http://www.cnsnews.com/news/article/us-involvement-1974-cyprus-invasion-questioned

Haven't had time to study this today, but I'm sure some research on how this was handled might show how we would work with Turkey today on similar controversies with Russia now. I personally knew someone who's father was one who was temporarily held in the Soviet Union after one of the last spy plane incidents in that region.

Reply to this post

Back to top Alert abuse Link here Permalink


Response to cascadiance (Reply #6)

Mon Nov 30, 2015, 01:42 PM

8. And the Turks are still there, occupying half of Greek Cyprus.

 

Last edited Mon Nov 30, 2015, 05:56 PM - Edit history (1)

If I'm not mistaken, the international community still recognizes the territory Turkey seized as part of independent Cyprus, so how can we allow that aggression to stand?

Reply to this post

Back to top Alert abuse Link here Permalink


Response to another_liberal (Reply #8)

Mon Nov 30, 2015, 01:55 PM

9. It is a complicated issue, and you have many Turkish Cypriots living in that part too...

 

... where it's hard to just say "go away" where many of them have lived there all of their lives, and would be exploited by a Greek run system there too. It's a similar problem that Israel faces with Palestinians, etc. too.

I think the residue of this conflict was a big reason why Turkey was kept out of the EU earlier too.

I'm not disagreeing with you that there is perhaps some justice that still needs to happen, but I'm not sure that the answer to that is that simple.

Similarly, it is hard to know what the right answer to what happened to a Russian plane going over Turkish air space is as well. I think there are more details that need to be worked out between those countries for the protocol of such flights. Russia probably pushed in without negotiating that first too much, and arguably Turkey responded to heavily too as well when they did what they did earlier. The Kurdish conflict with Turkey and the Kurdish conflicts with ISIS are also very complicated too. When all three of these entities have in effect been at war with each other, it is hard to sift out who's right and who's wrong in these situations. Probably everyone has a little bit or a lot of both. I think most of us agree that what ISDS is doing is wrong and it needs to be shut down. But the PKK actions and Turkey's actions towards them complicate things there.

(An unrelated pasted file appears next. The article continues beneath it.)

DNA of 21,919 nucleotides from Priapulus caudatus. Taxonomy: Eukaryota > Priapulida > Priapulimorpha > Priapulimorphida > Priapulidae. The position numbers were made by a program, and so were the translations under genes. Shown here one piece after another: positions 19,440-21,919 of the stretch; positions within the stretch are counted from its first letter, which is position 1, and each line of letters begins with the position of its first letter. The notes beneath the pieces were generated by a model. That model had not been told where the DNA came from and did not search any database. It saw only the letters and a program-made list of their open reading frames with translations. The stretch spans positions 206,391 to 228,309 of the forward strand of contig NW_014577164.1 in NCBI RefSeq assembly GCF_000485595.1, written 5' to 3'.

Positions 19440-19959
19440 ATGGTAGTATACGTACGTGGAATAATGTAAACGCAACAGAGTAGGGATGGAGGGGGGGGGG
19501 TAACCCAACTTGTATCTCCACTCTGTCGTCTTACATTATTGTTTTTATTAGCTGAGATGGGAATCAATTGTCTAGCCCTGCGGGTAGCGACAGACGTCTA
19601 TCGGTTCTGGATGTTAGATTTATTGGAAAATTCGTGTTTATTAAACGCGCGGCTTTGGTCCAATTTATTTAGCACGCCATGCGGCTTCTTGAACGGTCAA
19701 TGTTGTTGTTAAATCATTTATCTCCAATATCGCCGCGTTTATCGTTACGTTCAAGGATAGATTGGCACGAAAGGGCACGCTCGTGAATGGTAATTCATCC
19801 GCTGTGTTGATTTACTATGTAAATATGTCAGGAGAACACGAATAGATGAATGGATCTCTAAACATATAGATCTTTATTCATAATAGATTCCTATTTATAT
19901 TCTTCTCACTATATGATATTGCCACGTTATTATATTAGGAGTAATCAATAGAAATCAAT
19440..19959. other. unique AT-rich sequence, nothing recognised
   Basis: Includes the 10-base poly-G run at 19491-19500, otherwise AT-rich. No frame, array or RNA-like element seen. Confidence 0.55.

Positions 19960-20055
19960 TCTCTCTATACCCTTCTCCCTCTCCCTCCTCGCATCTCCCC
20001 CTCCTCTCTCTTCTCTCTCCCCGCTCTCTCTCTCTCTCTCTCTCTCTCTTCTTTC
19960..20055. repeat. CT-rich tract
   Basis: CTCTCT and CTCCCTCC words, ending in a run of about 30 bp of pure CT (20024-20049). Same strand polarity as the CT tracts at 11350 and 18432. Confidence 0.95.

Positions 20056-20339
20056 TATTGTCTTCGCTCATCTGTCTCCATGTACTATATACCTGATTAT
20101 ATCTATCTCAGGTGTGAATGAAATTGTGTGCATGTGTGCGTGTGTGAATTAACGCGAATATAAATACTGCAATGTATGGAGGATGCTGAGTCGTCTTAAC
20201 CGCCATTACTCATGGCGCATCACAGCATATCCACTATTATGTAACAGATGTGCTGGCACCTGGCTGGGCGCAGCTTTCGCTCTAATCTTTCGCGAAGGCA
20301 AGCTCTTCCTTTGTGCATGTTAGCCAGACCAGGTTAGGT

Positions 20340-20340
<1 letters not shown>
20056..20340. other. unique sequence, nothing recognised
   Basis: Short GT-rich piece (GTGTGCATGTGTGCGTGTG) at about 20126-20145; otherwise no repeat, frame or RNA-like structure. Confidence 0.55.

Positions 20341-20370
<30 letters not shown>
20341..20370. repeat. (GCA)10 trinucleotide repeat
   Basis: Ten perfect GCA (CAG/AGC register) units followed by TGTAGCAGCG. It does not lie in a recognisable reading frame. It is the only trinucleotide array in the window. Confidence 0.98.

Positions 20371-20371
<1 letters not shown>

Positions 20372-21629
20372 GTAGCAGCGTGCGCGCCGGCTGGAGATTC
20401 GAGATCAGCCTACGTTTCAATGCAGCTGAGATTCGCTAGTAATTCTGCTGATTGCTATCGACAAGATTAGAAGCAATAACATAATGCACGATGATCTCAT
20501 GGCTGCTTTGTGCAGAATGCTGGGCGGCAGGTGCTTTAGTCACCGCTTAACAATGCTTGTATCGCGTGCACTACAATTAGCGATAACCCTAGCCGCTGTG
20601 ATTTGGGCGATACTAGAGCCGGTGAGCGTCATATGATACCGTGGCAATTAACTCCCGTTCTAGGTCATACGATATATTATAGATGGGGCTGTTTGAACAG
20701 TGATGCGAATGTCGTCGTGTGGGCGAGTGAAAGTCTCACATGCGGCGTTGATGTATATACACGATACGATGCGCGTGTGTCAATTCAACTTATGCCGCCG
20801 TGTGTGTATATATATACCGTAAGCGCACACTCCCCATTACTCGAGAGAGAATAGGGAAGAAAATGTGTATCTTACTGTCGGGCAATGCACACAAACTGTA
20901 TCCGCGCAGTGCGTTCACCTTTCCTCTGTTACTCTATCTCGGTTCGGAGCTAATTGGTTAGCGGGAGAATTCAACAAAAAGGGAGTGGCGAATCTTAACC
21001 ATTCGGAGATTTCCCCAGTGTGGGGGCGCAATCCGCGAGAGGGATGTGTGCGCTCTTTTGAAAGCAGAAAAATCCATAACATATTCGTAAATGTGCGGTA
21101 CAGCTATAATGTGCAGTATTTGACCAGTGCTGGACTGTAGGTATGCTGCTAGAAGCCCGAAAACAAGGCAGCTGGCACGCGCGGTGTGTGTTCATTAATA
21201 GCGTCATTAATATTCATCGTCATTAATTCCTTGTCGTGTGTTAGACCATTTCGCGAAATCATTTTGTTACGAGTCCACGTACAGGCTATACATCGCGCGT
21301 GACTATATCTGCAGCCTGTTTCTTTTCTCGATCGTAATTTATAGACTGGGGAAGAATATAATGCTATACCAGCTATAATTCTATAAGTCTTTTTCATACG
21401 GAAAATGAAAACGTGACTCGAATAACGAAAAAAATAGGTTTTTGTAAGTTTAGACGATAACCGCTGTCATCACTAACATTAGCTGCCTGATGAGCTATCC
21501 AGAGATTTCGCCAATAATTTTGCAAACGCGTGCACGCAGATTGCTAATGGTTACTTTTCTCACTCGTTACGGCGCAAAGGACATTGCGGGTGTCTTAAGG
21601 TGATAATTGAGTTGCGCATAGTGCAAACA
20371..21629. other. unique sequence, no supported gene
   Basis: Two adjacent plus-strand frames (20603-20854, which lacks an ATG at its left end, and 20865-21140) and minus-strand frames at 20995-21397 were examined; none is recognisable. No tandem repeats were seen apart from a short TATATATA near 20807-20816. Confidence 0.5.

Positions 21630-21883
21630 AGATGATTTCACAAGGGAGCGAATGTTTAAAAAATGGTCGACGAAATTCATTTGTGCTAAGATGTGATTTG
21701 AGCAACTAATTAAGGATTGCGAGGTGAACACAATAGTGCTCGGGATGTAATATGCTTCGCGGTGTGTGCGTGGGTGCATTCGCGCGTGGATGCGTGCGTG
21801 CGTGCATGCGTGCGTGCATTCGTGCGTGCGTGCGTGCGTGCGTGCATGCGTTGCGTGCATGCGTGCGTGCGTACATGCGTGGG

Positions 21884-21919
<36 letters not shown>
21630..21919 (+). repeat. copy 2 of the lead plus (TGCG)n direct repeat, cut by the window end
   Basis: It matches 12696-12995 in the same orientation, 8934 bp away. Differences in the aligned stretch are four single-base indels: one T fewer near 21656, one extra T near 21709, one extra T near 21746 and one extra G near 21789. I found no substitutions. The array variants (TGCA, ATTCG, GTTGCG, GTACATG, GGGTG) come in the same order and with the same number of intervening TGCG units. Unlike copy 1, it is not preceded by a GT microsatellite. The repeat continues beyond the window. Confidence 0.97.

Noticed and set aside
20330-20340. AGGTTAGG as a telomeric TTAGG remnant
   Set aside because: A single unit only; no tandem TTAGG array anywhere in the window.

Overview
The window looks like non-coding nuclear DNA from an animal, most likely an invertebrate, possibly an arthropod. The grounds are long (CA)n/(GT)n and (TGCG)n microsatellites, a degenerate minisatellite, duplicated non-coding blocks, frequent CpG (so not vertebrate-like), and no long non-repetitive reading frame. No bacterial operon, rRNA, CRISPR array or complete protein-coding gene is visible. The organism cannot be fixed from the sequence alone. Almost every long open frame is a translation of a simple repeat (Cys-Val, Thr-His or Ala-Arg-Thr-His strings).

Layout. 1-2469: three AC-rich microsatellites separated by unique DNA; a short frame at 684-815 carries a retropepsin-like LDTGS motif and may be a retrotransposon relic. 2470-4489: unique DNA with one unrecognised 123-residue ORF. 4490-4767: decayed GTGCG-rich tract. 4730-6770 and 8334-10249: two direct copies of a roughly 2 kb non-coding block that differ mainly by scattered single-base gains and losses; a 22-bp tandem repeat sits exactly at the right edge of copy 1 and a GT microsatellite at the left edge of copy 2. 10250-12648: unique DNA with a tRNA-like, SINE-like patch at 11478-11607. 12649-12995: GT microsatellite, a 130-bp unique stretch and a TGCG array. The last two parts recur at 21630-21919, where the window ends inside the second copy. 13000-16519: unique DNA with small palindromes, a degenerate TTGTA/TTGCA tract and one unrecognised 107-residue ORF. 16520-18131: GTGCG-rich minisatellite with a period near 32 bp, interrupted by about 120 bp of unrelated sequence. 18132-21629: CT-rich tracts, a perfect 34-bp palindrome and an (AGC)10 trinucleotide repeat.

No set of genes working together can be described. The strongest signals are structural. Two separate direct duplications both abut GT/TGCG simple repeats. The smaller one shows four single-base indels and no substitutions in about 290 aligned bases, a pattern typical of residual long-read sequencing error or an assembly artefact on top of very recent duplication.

Reply to this post

Back to top Alert abuse Link here Permalink


Response to cascadiance (Reply #9)

Mon Nov 30, 2015, 04:55 PM

10. The Turks invaded and seized Greek Cypriot national territory . . .

 

They did so through armed aggression, with no meaningful justifications, and they now claim that land as sovereign Turkish territory.

As to the sanctity of Turkish airspace:

Turkish military aircraft violated Greek airspace last year not once, not ten times and not one hundred times. They blatantly violated sovereign Greek airspace over twenty-four hundred times. Remember, that is twenty-four hundred times in just one year.

The number of Turkish planes violating Greek airspace which were shot down? Zero.

Reply to this post

Back to top Alert abuse Link here Permalink


Response to another_liberal (Reply #8)

Mon Nov 30, 2015, 05:03 PM

11. The same way we allowed the Russian aggression into Georgia, the Crimea and Ukraine to stand.

The same way we allowed the expansive and aggressive actions into Georgia, the Crimea and Ukraine to stand

Reply to this post

Back to top Alert abuse Link here Permalink


Response to LanternWaste (Reply #11)

Mon Nov 30, 2015, 05:17 PM

13. That isn't even "apples and oranges". . .

 

Reply to this post

Back to top Alert abuse Link here Permalink


Response to another_liberal (Original post)

Mon Nov 30, 2015, 05:04 PM

12. If we ever did throw the Turks under the bus, we could start helping out the Kurds

 

Turkey is the main obstacle to us doing so, because they have a large Kurdish minority in their southeast, and they're worried about the rise of an independent Kurdistan.

Reply to this post

Back to top Alert abuse Link here Permalink


Response to KamaAina (Reply #12)

Mon Nov 30, 2015, 05:51 PM

14. Yes, we could . . .

 

There would be trade-offs to that strategy, however, foremost being that we have not had much record of success with attempts at nation building in the Mid-East heretofore. The Kurds may well deserve support in their desire for nationhood, but are we currently the nation to try and help them?

Reply to this post

Back to top Alert abuse Link here Permalink

Reply to this thread